Bonk: As we are currently trying in our imagination. But you’re talking the real thing. You talk to the levers about HG Wells (The Time Machine) and can visit or see the past, present and future.

Gaudio: And the portal is here in Pittsburgh. So this is the key – you are coming to Pittsburgh to visit the future or the past. That can be very powerful. That would attract jobs, that would attract growth, and it would only put Pittsburgh on the map. I mean, even the monetization, that the way steel was monetized would be astronomical.

Bonk: So is it like Stargate (TV show)? There’s this portal you can enter or exit, and Pittsburgh would be the landing dock for it or whatever you want to describe it.

Gaudio: Yes.

Bonk: Wow, that’s a moon shot across the moon and literally into time and back and into the future, in both directions.

Gaudio: There could be so many economies that emerge from time travel. If you could visit there it might be about visiting family properly, in the past or in the future. There are just so many opportunities, so many companies, and so many things that could be created or solved from them.

Bonk: You said you were an imagineer at Disney, and that’s definitely a Disney Imagineer-type idea for Pittsburgh. I mean, this really is a game changer, if ever there was.

Gaudio: I think so.

Bonk: Now let’s go to the more practical level. The practical level is from 1990 to 2050, equidistant; Over the next three decades, the 2020s, 2030s, 2040s, through that magical date, 2050. During that time, are there three down-to-earth, practical ideas to think about to move Pittsburgh forward?

Gaudio: This is another one I asked my team about. Three things: First, an improved light rail / subway system from downtown to Oakland. It could be above or below ground – just a high-speed transit system that is a kind of light rail system.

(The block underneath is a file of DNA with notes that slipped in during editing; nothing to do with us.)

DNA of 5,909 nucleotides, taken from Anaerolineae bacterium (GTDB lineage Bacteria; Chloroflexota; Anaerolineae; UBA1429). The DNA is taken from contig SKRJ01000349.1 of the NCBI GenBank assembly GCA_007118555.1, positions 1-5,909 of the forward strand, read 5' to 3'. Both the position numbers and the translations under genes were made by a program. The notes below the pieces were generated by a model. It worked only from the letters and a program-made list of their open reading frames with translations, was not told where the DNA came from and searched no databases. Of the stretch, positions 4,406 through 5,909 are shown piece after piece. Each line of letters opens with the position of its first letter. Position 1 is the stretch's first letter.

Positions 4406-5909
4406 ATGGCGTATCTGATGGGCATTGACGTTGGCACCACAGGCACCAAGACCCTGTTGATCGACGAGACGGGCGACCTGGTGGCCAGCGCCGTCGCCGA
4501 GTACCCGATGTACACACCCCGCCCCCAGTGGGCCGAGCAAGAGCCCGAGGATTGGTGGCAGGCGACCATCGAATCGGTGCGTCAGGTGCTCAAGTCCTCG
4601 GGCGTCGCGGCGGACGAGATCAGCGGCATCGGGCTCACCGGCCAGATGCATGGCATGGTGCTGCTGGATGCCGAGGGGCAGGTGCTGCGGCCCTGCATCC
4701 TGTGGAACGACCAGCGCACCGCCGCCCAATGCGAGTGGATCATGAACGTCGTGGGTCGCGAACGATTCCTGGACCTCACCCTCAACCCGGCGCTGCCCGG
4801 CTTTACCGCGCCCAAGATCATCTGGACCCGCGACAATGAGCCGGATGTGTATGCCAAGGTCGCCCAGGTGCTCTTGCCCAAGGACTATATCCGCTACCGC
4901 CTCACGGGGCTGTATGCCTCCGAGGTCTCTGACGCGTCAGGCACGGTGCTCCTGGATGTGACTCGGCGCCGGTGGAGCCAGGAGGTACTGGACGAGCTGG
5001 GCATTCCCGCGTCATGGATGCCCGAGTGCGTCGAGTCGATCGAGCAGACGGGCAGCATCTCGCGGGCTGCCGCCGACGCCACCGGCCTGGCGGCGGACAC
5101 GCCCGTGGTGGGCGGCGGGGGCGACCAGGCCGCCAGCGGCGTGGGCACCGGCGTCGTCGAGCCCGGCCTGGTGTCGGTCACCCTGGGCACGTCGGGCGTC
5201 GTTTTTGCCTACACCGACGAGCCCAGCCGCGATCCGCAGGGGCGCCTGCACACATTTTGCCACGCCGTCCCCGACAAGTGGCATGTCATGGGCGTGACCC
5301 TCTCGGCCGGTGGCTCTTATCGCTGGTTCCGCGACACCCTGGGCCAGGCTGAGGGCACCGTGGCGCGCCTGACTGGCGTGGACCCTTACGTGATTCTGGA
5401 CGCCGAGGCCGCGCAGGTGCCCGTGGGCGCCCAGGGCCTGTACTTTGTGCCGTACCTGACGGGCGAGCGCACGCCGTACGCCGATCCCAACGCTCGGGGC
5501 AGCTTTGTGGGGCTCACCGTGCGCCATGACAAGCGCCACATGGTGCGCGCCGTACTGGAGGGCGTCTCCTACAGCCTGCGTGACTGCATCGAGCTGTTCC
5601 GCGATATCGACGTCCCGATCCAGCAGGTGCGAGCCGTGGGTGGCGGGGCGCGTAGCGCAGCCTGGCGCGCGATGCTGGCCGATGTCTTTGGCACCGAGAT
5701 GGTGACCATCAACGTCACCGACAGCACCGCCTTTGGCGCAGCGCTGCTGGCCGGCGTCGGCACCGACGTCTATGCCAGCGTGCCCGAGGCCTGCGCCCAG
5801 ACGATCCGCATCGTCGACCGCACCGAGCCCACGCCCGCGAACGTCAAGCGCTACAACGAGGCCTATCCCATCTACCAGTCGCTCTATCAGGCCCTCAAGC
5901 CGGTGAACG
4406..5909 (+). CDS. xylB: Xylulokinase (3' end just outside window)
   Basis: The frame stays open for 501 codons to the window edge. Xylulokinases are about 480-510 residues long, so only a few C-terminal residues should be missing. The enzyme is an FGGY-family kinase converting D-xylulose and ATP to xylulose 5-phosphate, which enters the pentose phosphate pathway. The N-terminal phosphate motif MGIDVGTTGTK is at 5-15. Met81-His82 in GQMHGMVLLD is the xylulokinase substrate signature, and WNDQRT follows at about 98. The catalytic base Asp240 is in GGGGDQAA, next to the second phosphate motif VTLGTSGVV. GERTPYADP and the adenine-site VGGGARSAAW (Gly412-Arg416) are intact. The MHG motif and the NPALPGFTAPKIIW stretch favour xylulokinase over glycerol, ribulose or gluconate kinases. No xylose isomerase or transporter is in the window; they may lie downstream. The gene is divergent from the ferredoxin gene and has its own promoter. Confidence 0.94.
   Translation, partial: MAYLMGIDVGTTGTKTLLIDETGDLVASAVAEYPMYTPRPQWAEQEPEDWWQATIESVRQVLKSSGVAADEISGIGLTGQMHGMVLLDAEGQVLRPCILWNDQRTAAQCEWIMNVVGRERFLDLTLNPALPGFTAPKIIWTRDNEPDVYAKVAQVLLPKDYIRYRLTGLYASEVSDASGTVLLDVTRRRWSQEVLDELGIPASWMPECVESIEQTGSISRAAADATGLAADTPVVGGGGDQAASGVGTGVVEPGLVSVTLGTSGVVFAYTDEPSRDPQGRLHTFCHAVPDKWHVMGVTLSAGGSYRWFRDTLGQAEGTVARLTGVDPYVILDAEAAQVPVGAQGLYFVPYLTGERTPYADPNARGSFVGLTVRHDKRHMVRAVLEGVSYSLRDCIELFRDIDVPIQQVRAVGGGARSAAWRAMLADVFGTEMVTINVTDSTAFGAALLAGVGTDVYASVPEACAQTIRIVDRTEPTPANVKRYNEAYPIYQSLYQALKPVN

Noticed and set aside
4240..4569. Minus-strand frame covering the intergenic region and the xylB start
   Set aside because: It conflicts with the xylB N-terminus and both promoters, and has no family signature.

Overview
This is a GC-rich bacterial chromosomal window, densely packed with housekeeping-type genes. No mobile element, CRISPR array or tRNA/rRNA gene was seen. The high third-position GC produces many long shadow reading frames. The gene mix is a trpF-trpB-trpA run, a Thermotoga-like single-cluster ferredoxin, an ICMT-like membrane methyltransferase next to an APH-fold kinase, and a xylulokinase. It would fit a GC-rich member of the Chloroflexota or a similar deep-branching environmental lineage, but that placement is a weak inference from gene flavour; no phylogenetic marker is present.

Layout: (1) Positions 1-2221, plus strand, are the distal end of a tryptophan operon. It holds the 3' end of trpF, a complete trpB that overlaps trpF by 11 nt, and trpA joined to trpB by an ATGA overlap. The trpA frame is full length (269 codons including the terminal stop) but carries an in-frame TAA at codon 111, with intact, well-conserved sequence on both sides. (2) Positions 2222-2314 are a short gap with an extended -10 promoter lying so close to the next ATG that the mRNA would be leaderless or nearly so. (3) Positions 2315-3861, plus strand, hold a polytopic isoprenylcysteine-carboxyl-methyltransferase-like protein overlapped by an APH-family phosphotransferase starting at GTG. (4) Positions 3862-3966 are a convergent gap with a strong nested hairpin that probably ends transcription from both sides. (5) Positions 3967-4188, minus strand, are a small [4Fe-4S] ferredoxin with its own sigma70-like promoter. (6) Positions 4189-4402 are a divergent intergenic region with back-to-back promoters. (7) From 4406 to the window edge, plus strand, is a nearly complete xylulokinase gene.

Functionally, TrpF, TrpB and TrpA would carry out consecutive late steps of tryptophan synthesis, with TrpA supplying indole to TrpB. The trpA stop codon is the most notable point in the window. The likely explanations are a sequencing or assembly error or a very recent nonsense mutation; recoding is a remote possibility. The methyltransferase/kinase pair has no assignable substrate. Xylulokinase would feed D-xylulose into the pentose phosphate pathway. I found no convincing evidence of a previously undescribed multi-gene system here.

And then to bring that to some of the other parts of the city because I think that connectivity in our city because we have rivers and hills is a challenge.

The second would be the rivers. One of my co-founders, Drew, moved to Pittsburgh from Seattle, and Seattle makes very good use of its water space. Pittsburgh has obviously come a long way … How do we transform rivers from industrial to recreational? We’re not really there yet. How many restaurants do you know right on the banks of the river?

That would be the second: bringing relaxation, leisure, food and culture to the water.

The third brings more cultural and racial diversity to Pittsburgh. I am a white man who runs a business in Pittsburgh. When people come here from New York or elsewhere they say, “I think Pittsburgh is great, but I would love to see more people who look or feel like me and or are from another country.”

So it would be interesting to see a new subway line going to Oakland and see, speak and hear all the different types of people who live here.

Bonk: Is there anything else you would like to share about your vision of what Pittsburgh can or should be like in the future?

Gaudio: Part of the reason I returned to Pittsburgh was because San Francisco saw explosive growth in terms of technology companies. That growth put Silicon Valley on the map, but it also made it uninhabitable for many people in the city.

My question would be, how can Pittsburgh grow responsibly and sustainably? That is the biggest question I have for our city tour and the people who live and work here.

Finally, thank you for documenting all of these stories from people from the region. I think it’s really exciting.

Bonk: It’s a passion project and as I said, I would like to see this project as a tour guide for the future. We talked about time travel earlier in this discussion, but this is a form of time travel. We speak to people of different ages, races, ethnicities, and job descriptions with the idea that, if you will, we get the best imaginative thoughts from the Disney Imagineer about the future of Pittsburgh.